Sinuny national card office shut for four months

The main street at the center of Sinuny sub-district of Shingal (Sinjar) district, Nineveh, 2022. Layth Gruzeri

By KirkukNow

The office in charge of registration and issuance of national identity card in Sinuny sub-district of Shingal, Ninewa province, has been closed for four months and no date is set for its opening.

According to KirkukNow, when the Sunni National Card Office was closed in Shingal district, several different excuses were given to the local officials and promised to open it again, without specifying any date.

“When the office opened, we said we were saved and could process national cards in our own city, but like everything else, it failed and was closed,” said Saeed Khalaf, 35, a resident of Sinuny.

"I don't understand why there is so much hostility against Shingal," he added.

Iraq was using a dual system of personal status identity and Iraqi nationality. In 2016, the authorities have decided to update the system into one national identity card. A data base has been developed to digitalize paper registration books.

Iraqis have to set a date for interview, then submit all official documents in order to be registered and get a national ID. The process takes at least an hour while in some centers people wait for days and even months.

I don't understand why there is so hostility against Shingal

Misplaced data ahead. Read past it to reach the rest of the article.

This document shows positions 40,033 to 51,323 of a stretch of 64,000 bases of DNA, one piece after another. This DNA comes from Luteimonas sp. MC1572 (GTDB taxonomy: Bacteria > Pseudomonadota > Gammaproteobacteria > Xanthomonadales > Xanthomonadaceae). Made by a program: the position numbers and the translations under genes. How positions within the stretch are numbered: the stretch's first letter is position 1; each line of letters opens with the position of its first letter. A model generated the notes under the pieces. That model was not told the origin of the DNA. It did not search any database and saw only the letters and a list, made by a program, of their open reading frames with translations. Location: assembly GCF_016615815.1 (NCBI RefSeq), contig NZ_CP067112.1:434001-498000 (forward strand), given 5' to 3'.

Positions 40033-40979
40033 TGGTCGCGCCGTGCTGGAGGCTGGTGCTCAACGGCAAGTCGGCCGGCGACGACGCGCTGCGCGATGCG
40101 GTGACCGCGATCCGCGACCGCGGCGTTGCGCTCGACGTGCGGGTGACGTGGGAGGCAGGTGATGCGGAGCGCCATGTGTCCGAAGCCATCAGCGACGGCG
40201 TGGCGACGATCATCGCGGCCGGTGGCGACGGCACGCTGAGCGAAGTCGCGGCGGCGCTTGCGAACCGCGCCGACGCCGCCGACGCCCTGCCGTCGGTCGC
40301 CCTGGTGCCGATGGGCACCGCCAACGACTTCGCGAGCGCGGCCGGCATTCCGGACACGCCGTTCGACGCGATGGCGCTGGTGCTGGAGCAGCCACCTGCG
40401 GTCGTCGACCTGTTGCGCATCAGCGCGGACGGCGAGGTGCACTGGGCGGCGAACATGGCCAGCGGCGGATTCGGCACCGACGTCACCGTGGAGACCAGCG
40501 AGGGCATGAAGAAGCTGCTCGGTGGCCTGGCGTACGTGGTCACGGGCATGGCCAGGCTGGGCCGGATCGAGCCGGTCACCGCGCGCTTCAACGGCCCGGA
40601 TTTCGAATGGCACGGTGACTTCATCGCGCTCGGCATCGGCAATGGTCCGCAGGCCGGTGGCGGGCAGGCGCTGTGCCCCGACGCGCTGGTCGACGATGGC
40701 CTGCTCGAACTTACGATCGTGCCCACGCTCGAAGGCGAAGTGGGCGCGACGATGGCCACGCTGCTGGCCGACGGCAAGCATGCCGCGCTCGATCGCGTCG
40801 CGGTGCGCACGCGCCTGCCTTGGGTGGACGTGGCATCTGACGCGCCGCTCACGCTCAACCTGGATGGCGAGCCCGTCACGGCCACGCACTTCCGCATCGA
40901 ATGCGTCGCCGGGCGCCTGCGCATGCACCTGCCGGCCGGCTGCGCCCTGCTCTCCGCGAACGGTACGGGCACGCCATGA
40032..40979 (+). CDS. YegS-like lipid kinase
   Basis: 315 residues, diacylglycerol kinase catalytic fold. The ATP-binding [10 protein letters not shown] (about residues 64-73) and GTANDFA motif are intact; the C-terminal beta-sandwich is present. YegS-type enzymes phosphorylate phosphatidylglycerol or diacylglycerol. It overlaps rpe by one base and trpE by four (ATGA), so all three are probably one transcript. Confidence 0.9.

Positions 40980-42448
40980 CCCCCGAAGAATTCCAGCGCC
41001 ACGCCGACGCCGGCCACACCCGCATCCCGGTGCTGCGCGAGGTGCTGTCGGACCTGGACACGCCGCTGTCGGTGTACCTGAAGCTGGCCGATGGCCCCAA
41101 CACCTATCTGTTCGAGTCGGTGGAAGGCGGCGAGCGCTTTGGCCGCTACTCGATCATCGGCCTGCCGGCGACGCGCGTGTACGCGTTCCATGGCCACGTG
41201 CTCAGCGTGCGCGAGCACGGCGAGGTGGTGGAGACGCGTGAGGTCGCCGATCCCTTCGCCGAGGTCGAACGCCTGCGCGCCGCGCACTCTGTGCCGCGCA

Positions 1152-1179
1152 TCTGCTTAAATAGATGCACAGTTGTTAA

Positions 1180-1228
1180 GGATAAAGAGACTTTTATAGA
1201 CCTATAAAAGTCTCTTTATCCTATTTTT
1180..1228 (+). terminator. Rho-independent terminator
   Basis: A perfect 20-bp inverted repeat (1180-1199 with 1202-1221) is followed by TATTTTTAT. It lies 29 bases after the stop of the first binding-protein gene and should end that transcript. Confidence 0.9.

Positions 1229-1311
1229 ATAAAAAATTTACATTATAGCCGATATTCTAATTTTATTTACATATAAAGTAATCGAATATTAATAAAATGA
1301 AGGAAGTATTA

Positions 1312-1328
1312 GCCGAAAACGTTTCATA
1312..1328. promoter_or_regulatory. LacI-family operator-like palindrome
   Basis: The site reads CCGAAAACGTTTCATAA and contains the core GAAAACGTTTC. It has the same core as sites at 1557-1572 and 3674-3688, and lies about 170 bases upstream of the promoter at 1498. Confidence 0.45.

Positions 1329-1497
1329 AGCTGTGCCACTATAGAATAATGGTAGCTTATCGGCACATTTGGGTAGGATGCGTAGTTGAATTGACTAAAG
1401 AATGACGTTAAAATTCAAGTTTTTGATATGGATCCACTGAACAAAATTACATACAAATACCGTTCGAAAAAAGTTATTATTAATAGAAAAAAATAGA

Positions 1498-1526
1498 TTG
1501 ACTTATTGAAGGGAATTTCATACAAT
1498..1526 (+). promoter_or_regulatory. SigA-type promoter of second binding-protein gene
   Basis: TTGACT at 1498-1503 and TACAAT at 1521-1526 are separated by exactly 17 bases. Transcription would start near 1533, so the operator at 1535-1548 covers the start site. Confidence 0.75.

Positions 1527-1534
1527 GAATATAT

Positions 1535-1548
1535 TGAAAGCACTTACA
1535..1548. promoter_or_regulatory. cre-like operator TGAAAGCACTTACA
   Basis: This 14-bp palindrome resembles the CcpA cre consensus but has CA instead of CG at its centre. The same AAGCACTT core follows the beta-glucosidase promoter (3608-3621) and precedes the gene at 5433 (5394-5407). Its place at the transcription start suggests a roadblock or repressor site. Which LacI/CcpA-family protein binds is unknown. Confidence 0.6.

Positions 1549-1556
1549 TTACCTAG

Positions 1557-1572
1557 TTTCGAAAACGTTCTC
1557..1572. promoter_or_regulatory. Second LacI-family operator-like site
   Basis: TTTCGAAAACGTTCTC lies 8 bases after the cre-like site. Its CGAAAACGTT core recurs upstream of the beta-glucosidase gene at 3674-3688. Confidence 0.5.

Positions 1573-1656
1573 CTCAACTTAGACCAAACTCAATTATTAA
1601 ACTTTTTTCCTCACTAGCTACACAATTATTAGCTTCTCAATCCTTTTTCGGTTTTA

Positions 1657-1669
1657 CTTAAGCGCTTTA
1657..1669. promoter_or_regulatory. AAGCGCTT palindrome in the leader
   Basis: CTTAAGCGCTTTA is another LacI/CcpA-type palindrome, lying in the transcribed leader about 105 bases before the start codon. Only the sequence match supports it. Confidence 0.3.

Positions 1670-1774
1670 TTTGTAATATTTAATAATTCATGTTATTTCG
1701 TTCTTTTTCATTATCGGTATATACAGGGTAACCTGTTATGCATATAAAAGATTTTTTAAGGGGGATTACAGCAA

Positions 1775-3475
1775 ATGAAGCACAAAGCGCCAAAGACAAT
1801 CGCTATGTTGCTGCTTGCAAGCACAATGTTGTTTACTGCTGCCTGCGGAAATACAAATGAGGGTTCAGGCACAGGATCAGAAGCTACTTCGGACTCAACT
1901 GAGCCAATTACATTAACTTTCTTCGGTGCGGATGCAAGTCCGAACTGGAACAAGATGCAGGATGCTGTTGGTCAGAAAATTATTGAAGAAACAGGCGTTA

The estimated population of Sinuny is about 170,000 people and according to official statistics, the district administration told KirkukNow, the largest district in terms of population and now about 100,000 people have returned.

"The national card office has been closed for four months. Iraqi officials have been giving excuses every time, sometimes saying it is due to poor internet connection, sometimes saying their staff are participating in training and the date of opening is still unknown," said Khudeda Chuky, mayor of Sinuny.

"Most of the IDP have returned to Sinuny and thousands of people need to resume the work of the national card office, we have repeatedly requested the reopening of the office, but our efforts have been in vain," he said.

Shingal, 120 km west of Mosul, a disputed area in Nineveh province with a majority Ezidi (Yazidi) population, was captured by the extremist militants of the Islamic State in Iraq and Syria ISIS on August 3, 2014, and thousands of people from that community faced killing, kidnapping and displacement until November 13, 2015, the district was recaptured by the Iraqi Security Forces ISF.

The war against ISIS militants eight years ago caused great damage to the infrastructure and public sector in Shingal, including water and electricity distribution networks, damaging houses, schools and religious sites.

Up to the present, state departments have not fully returned to the war-torn region.

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